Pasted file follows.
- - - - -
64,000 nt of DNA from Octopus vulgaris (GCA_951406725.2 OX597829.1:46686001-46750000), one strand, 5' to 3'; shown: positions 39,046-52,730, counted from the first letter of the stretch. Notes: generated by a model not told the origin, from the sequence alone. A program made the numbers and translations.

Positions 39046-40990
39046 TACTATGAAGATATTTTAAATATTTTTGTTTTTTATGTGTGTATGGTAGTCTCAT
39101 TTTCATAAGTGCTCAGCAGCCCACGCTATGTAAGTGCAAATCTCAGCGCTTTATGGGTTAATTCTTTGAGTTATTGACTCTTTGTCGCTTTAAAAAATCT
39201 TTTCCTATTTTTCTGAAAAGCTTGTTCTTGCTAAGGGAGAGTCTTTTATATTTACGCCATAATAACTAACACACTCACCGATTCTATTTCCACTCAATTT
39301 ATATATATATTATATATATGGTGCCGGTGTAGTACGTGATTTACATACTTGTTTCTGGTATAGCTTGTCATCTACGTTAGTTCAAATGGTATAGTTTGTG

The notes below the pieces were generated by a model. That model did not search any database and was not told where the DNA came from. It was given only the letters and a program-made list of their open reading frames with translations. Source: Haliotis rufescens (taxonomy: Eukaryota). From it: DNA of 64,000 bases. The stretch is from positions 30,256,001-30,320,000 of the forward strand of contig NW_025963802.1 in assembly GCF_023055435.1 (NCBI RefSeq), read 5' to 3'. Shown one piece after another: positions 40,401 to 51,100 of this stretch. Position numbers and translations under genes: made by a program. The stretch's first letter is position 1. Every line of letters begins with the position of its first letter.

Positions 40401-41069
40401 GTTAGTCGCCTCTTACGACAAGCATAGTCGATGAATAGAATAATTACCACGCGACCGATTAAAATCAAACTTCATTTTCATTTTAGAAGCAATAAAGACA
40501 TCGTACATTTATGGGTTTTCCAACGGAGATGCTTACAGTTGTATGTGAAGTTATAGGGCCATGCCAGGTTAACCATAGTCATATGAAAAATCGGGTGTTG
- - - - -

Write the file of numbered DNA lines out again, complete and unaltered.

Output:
64,000 nt of DNA from Octopus vulgaris (GCA_951406725.2 OX597829.1:46686001-46750000), one strand, 5' to 3'; shown: positions 39,046-52,730, counted from the first letter of the stretch. Notes: generated by a model not told the origin, from the sequence alone. A program made the numbers and translations.

Positions 39046-40990
39046 TACTATGAAGATATTTTAAATATTTTTGTTTTTTATGTGTGTATGGTAGTCTCAT
39101 TTTCATAAGTGCTCAGCAGCCCACGCTATGTAAGTGCAAATCTCAGCGCTTTATGGGTTAATTCTTTGAGTTATTGACTCTTTGTCGCTTTAAAAAATCT
39201 TTTCCTATTTTTCTGAAAAGCTTGTTCTTGCTAAGGGAGAGTCTTTTATATTTACGCCATAATAACTAACACACTCACCGATTCTATTTCCACTCAATTT
39301 ATATATATATTATATATATGGTGCCGGTGTAGTACGTGATTTACATACTTGTTTCTGGTATAGCTTGTCATCTACGTTAGTTCAAATGGTATAGTTTGTG

The notes below the pieces were generated by a model. That model did not search any database and was not told where the DNA came from. It was given only the letters and a program-made list of their open reading frames with translations. Source: Haliotis rufescens (taxonomy: Eukaryota). From it: DNA of 64,000 bases. The stretch is from positions 30,256,001-30,320,000 of the forward strand of contig NW_025963802.1 in assembly GCF_023055435.1 (NCBI RefSeq), read 5' to 3'. Shown one piece after another: positions 40,401 to 51,100 of this stretch. Position numbers and translations under genes: made by a program. The stretch's first letter is position 1. Every line of letters begins with the position of its first letter.

Positions 40401-41069
40401 GTTAGTCGCCTCTTACGACAAGCATAGTCGATGAATAGAATAATTACCACGCGACCGATTAAAATCAAACTTCATTTTCATTTTAGAAGCAATAAAGACA
40501 TCGTACATTTATGGGTTTTCCAACGGAGATGCTTACAGTTGTATGTGAAGTTATAGGGCCATGCCAGGTTAACCATAGTCATATGAAAAATCGGGTGTTG